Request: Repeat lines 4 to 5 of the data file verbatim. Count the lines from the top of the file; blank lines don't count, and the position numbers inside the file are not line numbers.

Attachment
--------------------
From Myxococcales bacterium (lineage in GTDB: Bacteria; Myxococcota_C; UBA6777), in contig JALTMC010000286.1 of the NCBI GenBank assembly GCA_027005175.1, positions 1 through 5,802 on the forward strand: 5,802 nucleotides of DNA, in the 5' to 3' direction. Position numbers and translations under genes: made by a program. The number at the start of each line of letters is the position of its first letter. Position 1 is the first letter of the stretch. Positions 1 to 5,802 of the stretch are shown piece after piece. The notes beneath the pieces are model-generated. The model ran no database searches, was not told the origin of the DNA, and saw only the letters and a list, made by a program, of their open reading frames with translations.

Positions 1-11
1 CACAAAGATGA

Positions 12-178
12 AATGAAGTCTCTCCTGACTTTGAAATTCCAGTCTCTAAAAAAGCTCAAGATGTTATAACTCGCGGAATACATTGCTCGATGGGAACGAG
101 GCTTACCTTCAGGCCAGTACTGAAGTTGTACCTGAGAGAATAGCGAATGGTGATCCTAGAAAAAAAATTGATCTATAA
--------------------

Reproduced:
Positions 12-178
12 AATGAAGTCTCTCCTGACTTTGAAATTCCAGTCTCTAAAAAAGCTCAAGATGTTATAACTCGCGGAATACATTGCTCGATGGGAACGAG